Real estate markets are prone to change at a moment’s notice. Nothing is certain, and prevailing trends ultimately determine the success or failure of sales and deals. In many cases, small local deals are irrevocably impacted by the status of international economies. For real estate brokers and developers, this poses unique problems by making it harder to anticipate valuation tendencies and propose acceptable transactions.
It should come as no surprise that the industry is increasingly reliant on real estate data analytics practices. By employing business intelligence, or BI, tools to make more accurate decisions, realty firms, investors and even home seekers stand to benefit greatly.
What Is BI?
BI consists of many different practices and techniques, but in general, it employs digital data gathering and analysis to gain insight into specific business decisions. For instance, a financing company might set up a computer application that tracks which of its loan customers pay their bills on time and use the results to come up with more workable lending terms or improved collection practices. Because BI is highly customizable, organizations and individuals can decide exactly what kind of key performance indicators, or KPIs, they want to monitor.
Most BI tools and software suites are designed to keep track of complex data sets that may be quite large. By organizing complicated information, helping users pick out vital facts and making it easier to visualize variable trends on custom charts, BI lets people gain clearer insights.
Helping People Find Properties
BI offers huge advantages for those who want to analyze real estate data. For instance, someone who performs a search for a condominium for rent on ZipMatch may also want to see how their chosen Manila neighborhoods compare to those in the rest of the city.
Tools that let home seekers chart floor areas, amenities and other critical factors could help them make decisions they feel more comfortable about. Listing properties using platforms that embrace data is a good way to provide potential buyers with more information that might influence their choice.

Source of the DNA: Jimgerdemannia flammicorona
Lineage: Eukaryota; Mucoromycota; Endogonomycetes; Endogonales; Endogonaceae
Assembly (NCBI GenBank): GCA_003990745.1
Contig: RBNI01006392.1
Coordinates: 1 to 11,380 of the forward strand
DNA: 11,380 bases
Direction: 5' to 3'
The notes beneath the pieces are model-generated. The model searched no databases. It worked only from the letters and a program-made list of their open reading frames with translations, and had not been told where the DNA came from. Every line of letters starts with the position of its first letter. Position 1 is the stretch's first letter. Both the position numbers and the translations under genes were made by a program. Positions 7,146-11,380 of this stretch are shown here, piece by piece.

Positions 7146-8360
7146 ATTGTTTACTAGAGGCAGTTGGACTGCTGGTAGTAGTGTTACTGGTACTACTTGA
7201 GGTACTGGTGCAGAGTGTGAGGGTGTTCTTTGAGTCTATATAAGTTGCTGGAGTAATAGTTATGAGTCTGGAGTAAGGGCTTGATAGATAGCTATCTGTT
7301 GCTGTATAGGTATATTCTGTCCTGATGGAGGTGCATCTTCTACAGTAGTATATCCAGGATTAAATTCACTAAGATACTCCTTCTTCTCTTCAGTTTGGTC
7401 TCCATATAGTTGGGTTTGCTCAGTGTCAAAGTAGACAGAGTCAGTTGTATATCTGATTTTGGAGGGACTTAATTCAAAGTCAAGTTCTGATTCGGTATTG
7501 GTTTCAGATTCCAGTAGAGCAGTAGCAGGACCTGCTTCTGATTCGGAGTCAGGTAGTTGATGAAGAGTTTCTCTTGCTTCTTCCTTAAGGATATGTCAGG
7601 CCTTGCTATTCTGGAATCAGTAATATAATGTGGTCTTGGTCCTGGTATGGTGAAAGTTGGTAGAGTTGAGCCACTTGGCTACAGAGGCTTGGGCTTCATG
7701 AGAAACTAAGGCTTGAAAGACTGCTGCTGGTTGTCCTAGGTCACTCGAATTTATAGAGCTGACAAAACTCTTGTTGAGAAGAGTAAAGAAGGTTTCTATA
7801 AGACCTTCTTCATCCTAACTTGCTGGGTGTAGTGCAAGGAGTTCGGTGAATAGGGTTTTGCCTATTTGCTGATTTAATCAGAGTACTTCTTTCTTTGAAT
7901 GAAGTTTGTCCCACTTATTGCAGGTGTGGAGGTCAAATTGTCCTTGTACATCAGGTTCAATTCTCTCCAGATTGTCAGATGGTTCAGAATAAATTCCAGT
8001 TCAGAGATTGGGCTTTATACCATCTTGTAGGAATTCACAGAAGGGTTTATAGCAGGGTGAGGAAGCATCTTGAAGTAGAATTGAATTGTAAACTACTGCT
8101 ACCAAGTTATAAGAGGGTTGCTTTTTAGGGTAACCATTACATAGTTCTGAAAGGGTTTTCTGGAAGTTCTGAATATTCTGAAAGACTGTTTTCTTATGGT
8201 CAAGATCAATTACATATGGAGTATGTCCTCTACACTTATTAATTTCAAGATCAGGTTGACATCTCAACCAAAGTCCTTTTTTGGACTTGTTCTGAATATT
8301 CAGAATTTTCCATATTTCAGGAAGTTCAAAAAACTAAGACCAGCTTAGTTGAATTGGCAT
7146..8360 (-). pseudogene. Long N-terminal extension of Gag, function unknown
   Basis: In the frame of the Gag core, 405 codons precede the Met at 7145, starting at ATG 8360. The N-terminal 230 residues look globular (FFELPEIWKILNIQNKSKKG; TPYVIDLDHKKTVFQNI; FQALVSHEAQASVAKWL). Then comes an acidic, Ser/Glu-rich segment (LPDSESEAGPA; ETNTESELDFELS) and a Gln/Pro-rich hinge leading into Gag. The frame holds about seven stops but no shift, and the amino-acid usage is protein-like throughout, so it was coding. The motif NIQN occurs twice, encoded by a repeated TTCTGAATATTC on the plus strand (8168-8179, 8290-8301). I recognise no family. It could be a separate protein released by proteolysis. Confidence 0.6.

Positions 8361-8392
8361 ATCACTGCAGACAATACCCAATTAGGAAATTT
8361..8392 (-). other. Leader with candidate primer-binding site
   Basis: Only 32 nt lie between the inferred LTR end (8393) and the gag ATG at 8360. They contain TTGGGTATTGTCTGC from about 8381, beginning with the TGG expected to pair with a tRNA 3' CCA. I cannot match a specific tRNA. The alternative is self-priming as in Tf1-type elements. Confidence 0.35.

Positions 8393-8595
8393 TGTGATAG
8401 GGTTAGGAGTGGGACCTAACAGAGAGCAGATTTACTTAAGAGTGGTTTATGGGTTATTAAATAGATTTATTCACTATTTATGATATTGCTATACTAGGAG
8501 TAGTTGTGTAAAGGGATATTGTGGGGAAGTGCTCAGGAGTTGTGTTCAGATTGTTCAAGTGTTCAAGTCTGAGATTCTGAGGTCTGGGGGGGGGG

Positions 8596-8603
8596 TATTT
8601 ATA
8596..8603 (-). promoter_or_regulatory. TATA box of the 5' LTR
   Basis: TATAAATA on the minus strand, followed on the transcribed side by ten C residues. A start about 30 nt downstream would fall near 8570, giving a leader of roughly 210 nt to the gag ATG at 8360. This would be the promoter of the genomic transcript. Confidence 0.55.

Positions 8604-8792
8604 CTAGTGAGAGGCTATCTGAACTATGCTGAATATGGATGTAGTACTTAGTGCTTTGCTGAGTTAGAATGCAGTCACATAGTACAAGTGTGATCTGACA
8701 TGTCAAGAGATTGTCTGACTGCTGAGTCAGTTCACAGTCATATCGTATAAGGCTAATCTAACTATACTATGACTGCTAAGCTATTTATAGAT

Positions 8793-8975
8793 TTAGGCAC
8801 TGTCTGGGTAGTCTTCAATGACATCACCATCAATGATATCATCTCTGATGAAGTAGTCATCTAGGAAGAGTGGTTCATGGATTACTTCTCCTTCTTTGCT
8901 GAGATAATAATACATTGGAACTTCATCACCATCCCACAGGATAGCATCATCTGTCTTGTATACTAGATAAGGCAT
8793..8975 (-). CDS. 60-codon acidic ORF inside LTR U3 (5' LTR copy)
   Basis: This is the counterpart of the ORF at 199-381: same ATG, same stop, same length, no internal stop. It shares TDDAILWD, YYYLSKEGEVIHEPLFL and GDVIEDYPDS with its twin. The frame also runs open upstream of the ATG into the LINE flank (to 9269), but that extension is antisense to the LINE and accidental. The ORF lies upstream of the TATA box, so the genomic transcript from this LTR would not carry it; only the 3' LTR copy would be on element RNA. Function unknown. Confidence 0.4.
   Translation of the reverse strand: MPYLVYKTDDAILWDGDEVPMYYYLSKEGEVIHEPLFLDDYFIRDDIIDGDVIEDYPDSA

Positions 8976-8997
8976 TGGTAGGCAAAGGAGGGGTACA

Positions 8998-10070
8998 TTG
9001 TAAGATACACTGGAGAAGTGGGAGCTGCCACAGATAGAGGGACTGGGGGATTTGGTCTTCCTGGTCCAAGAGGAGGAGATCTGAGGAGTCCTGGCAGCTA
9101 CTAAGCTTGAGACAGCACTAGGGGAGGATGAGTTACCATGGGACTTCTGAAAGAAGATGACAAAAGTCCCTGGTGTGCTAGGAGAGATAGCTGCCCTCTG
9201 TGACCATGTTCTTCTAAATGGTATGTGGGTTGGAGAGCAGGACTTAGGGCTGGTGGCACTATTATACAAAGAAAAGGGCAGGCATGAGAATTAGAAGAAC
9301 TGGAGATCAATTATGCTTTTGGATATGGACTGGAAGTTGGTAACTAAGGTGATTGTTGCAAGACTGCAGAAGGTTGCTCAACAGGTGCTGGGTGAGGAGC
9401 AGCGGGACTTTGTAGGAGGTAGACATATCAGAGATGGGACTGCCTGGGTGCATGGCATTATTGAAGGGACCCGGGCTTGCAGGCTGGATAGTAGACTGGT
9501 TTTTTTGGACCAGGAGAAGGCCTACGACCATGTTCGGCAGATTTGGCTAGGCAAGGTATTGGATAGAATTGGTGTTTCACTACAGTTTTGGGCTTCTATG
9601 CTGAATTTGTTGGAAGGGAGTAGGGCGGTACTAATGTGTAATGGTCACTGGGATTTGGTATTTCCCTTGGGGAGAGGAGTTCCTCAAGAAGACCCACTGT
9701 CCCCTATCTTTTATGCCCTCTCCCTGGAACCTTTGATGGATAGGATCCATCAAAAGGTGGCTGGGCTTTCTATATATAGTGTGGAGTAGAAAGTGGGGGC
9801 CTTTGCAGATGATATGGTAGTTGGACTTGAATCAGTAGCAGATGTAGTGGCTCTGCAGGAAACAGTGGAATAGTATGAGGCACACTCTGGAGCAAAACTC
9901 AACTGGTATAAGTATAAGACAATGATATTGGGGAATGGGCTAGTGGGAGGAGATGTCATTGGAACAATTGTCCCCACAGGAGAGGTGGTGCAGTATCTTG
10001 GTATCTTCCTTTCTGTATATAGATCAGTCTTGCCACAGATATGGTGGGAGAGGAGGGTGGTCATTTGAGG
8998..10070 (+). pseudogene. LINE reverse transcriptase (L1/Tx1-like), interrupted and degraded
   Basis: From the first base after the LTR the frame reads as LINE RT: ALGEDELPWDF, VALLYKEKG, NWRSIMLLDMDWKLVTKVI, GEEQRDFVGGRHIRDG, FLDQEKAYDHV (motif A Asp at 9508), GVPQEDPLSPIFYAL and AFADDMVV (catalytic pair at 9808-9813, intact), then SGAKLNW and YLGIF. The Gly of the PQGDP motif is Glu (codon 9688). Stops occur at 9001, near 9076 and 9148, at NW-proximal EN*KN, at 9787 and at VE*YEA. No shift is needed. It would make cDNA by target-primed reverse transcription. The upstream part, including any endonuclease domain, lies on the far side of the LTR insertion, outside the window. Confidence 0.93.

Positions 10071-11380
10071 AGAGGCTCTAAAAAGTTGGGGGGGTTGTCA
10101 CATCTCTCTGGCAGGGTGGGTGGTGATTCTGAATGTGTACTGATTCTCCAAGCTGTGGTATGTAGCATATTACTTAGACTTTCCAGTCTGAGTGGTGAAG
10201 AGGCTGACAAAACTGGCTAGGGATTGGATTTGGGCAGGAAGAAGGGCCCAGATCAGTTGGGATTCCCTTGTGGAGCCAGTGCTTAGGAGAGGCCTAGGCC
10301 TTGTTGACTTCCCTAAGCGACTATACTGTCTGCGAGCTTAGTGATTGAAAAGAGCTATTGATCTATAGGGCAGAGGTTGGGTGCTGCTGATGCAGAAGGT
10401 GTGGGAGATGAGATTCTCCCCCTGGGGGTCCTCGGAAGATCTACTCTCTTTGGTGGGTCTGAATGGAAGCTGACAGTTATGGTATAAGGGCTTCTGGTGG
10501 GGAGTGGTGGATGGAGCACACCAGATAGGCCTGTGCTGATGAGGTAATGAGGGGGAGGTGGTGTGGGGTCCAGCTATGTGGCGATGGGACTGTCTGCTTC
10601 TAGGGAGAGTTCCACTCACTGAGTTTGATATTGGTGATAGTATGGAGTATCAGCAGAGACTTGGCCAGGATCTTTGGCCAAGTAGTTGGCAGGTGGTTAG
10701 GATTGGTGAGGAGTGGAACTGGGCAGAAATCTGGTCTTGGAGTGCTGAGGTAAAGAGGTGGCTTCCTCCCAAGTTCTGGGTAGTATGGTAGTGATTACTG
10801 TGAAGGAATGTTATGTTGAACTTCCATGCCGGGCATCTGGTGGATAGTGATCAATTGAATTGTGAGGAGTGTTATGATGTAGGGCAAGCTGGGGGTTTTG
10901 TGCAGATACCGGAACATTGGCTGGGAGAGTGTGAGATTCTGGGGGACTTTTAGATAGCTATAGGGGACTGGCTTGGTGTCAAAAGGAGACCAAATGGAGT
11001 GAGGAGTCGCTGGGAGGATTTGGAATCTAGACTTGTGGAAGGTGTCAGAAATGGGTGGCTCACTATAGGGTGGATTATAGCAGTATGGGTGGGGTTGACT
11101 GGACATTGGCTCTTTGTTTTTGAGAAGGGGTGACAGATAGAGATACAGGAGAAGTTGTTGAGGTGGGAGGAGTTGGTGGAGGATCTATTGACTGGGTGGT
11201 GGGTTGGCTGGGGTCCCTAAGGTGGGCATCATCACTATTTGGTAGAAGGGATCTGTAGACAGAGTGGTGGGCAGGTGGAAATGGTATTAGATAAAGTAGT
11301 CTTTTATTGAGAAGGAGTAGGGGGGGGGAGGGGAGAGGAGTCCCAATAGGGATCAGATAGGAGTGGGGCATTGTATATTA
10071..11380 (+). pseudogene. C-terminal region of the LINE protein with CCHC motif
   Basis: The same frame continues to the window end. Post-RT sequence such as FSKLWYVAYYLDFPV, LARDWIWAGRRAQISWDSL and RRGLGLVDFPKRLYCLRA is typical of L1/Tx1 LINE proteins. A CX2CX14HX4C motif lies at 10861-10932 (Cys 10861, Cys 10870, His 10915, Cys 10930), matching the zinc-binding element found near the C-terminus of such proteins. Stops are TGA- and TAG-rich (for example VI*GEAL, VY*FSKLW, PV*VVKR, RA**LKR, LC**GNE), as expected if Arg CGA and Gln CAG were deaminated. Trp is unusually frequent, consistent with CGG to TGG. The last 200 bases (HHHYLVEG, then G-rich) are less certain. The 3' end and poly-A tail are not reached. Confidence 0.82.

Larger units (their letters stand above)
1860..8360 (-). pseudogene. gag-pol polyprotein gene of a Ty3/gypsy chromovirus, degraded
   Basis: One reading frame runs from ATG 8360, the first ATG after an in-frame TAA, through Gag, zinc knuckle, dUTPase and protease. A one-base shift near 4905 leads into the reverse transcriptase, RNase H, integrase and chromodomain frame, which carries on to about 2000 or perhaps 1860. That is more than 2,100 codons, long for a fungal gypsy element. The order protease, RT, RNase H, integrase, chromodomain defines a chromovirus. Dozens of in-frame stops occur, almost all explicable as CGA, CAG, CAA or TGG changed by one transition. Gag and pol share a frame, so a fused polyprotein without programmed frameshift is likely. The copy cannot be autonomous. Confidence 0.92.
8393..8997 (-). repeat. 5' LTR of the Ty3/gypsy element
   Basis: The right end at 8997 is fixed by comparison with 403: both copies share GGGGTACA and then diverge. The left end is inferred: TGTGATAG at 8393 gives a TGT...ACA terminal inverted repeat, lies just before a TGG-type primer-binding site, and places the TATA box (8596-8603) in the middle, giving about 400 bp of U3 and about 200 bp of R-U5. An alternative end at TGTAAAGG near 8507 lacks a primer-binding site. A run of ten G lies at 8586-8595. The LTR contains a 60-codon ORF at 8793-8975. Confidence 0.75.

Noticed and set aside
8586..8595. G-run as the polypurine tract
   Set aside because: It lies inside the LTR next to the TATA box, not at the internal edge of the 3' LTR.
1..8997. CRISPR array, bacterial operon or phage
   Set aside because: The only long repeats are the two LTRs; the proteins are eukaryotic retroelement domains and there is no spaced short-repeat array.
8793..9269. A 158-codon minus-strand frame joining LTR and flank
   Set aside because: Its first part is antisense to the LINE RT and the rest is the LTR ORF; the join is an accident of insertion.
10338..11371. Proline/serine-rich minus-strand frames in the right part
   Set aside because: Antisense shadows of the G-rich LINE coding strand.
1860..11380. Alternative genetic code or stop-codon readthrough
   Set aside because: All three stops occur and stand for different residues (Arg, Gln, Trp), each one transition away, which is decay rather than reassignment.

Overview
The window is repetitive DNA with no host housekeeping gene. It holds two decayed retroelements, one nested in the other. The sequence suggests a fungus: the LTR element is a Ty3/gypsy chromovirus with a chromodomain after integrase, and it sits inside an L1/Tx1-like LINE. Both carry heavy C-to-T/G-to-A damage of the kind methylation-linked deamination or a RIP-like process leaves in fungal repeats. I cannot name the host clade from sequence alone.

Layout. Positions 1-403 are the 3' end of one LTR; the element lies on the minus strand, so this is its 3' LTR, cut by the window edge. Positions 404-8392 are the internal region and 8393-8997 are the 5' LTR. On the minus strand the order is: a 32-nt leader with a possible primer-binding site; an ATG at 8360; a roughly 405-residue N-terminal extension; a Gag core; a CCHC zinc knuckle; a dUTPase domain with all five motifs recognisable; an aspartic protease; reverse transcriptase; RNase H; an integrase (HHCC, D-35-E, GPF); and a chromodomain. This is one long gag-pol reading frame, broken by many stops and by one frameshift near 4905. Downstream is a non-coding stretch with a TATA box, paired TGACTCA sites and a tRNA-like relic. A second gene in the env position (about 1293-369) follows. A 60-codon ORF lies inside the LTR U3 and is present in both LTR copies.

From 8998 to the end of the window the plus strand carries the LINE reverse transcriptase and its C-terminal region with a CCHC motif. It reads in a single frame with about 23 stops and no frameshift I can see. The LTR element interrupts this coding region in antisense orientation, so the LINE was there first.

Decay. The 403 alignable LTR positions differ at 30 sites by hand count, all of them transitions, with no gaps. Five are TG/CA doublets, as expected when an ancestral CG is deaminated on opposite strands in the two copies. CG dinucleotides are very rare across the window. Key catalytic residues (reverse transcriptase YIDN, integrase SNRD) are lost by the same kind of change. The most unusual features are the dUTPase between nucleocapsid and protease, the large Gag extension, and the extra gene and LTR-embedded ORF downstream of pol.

Simplifying the Selling Process
BI tools are also directly beneficial for sellers and brokers. Market data is expansive, so it’s very difficult to pick out important trends without some kind of assistance. Unfortunately, not everyone can afford to hire a dedicated team of professional property market analysts.
BI tools that track prior industry performance statistics, such as sales in a given area, help sellers set asking prices that are actually competitive. They also make marketing easier.
Most sellers know how they personally feel about their neighborhoods, but this may be difficult to communicate effectively. Obtaining reliable analytics figures on lifestyle KPIs, like the percentage of people who commute to work from different neighborhoods or how well local schools perform, can make it easier to convince buyers that a property is worth considering.
Will business intelligence change the way real estate transactions evolve? From the looks of things, it already has, and it’s unlikely to stop soon. The only question is whether you’ll be on board to take advantage of the benefits.